I have worried more than is normal about the diet of books I read. This worry began in the dimmest far reaches of my childhood and, if it did not culminate, it certainly climaxed in my PhD dissertation, which was essentially an investigation into the philosophical possibility of having a bad reading diet. You might describe my dissertation as a drawn-out panic attack about literary nutrition.
The idea that the books I consume constitute a diet feels almost primordial. When I was a child certain restrictions were imposed on me that forced me to conceive of reading from a distance, as a cumulative activity with a definite complexion. For a while I was required to get an equal number of fiction and nonfiction books from the library. For the whole of my life under my parents’ roof, I was required to read different books on Sundays, for religious reasons, than I read on the other six days of the week. And, also for religious reasons, some books were considered essential — those comprising the Bible — and all the others contingent and elective. These given features of my childhood reading, imposed from without, forced me to think of reading as a diet that could be healthy or unhealthy.
But I didn’t assume adult responsibility for my reading diet until, sometime in my pre-teens, my mother began to keep a list of all the books I finished. This was for the purpose of documenting my home-schooling, but it had the effect of bringing into focus for me the precise complexion of my diet. I began to think about things like how many “classics” I had read. I remember poring over the dover catalog of $1 books, for which I was periodically given a gift of money, trying to divide my treasure into the purchase of an ideal complement of books that would move me closer to being well-read. (The strange virtue of being “well-read” infected my ambitions far too early.) To those who adopt the attitude that reading is, at best, a pleasurable hobby, this approach sounds masochistic, but it worked for me, and I read many books out of a sense of self-imposed duty, barely comprehending them, which became favorites after the fact and now form the basis for the pleaure I take in reading philosophy and poetry and biography. Without that early forcing I would not be able to attend to or enjoy many kinds of books today.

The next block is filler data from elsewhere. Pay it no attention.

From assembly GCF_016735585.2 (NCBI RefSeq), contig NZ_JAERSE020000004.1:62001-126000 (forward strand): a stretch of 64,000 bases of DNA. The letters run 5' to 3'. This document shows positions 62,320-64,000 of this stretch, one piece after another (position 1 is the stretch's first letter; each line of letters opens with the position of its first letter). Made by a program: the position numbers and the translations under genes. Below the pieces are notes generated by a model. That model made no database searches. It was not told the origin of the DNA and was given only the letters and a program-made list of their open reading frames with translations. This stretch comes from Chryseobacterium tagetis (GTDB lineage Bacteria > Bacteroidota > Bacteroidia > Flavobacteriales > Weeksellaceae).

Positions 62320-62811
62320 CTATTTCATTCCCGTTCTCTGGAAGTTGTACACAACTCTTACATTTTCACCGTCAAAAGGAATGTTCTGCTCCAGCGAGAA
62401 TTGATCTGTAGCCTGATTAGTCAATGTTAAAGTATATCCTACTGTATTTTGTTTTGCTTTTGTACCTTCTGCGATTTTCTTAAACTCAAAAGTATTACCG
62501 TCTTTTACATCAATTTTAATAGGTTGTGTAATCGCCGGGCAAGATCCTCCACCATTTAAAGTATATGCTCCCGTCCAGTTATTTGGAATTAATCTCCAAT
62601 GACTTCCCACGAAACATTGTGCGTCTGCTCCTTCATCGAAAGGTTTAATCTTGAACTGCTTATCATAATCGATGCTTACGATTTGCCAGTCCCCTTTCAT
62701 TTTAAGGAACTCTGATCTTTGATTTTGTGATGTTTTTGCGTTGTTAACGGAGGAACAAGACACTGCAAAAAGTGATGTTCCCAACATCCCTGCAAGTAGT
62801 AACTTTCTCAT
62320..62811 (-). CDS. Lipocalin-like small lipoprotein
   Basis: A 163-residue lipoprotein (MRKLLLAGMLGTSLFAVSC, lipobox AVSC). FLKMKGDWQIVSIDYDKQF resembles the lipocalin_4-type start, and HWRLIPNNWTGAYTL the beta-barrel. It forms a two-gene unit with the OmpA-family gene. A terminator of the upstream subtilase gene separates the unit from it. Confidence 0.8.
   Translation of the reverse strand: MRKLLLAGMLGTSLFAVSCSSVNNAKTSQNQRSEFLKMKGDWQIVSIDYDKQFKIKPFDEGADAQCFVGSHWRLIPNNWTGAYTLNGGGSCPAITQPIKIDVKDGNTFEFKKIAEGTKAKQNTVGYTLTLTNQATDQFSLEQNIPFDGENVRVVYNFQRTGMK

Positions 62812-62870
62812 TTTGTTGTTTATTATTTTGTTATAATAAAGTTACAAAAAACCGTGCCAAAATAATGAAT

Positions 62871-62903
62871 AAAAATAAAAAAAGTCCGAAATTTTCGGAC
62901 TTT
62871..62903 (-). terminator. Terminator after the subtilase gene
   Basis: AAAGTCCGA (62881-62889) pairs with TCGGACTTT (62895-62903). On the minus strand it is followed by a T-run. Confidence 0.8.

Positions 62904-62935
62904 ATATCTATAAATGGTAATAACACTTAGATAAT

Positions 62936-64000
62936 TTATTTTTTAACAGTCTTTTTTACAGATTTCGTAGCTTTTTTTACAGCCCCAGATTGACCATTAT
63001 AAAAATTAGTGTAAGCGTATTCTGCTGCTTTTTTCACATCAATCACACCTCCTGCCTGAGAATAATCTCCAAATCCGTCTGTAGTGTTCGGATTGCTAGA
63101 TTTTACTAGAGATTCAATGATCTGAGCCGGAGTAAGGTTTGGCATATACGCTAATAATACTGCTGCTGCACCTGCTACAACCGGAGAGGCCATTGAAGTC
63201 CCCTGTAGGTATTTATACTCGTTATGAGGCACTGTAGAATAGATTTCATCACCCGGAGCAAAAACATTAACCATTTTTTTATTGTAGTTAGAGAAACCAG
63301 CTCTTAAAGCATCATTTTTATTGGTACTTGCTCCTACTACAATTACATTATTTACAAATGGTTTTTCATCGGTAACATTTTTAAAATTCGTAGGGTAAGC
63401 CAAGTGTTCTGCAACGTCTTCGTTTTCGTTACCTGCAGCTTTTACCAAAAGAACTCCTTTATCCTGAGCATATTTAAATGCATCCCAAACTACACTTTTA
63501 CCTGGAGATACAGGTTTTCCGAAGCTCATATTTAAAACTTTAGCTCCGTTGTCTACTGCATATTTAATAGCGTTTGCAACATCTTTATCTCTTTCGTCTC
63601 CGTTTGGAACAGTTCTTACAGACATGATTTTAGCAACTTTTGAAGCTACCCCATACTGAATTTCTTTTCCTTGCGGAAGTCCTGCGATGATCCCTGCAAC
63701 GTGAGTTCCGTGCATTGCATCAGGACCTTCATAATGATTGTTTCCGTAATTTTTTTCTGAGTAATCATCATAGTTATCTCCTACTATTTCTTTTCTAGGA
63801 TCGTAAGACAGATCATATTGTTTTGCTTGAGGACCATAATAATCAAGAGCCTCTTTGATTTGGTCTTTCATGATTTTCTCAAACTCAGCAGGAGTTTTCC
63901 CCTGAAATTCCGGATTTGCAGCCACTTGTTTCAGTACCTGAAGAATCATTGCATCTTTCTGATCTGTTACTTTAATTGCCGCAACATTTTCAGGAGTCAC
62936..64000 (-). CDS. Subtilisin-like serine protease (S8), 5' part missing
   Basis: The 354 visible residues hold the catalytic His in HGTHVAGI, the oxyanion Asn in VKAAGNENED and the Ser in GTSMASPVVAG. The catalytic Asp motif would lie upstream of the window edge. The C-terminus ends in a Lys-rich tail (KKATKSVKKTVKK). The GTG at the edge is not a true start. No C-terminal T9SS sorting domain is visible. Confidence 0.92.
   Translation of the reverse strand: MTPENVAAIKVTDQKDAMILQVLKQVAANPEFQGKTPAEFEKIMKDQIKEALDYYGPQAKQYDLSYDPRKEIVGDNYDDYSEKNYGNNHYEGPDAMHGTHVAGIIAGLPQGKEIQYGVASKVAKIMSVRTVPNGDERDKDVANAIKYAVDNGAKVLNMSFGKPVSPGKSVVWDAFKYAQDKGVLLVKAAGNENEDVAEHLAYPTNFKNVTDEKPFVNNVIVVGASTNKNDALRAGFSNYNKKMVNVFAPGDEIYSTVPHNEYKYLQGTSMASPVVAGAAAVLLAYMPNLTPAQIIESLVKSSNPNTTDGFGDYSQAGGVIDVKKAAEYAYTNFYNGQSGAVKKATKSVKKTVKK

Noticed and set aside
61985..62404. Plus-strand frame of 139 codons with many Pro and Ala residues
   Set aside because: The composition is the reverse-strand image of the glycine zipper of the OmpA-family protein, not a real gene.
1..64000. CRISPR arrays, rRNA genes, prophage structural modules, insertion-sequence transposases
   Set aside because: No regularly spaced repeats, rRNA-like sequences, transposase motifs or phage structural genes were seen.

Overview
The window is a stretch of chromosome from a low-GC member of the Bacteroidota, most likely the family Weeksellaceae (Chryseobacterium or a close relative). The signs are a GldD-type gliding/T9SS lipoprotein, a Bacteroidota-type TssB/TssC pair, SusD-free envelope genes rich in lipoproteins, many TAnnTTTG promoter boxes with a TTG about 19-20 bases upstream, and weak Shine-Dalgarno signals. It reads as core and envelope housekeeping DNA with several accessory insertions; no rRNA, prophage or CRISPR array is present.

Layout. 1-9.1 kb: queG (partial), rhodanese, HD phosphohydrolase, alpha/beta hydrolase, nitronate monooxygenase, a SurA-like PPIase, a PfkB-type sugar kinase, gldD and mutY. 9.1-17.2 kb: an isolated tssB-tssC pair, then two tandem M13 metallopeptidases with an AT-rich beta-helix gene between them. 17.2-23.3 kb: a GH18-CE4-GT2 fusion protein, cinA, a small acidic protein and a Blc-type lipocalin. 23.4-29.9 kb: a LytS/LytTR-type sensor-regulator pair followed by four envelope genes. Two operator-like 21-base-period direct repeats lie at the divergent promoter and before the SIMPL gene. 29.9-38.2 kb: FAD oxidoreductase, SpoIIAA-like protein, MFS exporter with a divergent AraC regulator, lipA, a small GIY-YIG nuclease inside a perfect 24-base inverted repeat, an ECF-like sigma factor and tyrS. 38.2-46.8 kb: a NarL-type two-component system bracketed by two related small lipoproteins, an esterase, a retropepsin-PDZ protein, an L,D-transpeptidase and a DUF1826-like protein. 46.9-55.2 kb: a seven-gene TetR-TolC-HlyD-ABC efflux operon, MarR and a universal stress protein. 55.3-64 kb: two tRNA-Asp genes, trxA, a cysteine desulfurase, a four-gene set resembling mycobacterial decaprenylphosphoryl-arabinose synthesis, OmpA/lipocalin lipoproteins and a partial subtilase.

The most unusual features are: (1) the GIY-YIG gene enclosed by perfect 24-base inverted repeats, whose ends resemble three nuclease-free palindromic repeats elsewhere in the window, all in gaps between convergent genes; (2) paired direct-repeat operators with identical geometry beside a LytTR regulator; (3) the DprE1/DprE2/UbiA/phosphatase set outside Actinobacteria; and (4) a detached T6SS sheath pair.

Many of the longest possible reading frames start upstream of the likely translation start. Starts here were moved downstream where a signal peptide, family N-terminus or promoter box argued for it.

Anyway, this concern for my reading diet grew and intensified into a kind of obsession, a need to eat the world through reading, or at least to eat a representative sample of the world through a perfectly balanced diet of reading. When I went to college, my mother stopped recording what I read. With a kind of desperate relief, I didn’t continue the record myself; I allowed a whole new set of obsessions to replace those concerning my diet of reading.
This abeyance of concern lasted exactly four years. When I arrived in Boston to become a PhD candidate in philosophy, suddenly the old worry returned, redoubled, and I started recording my reading again. But now, instead of the idea that there was a single ideal of well-read-ness, and a universally appropriate diet of books to approach that ideal, I became certain that one’s reading diet should be adapted to one’s intellectual goals. Being a graduate student, as I understood it, was primarily a matter of reading. (I still think that.) I designed vast and elaborate reading projects, stemming from my vast and elaborate intellectual ambitions, and I worked doggedly through them. I worked so doggedly through them that I think I may have burned out my capacity to stick to any kind of reading project — since earning my PhD, I’ve been unable to make myself follow that kind of program; I rebel against myself. But then the moment arrived — that obnoxious moment that arrives in the life of any PhD candidate — when I had to outline a proposal for a specific, narrow, precise intellectual project that would become my dissertation, and suddenly I realized that what I wanted to write about was the meta-problem of whether there was such a thing as a nutritious reading diet at all.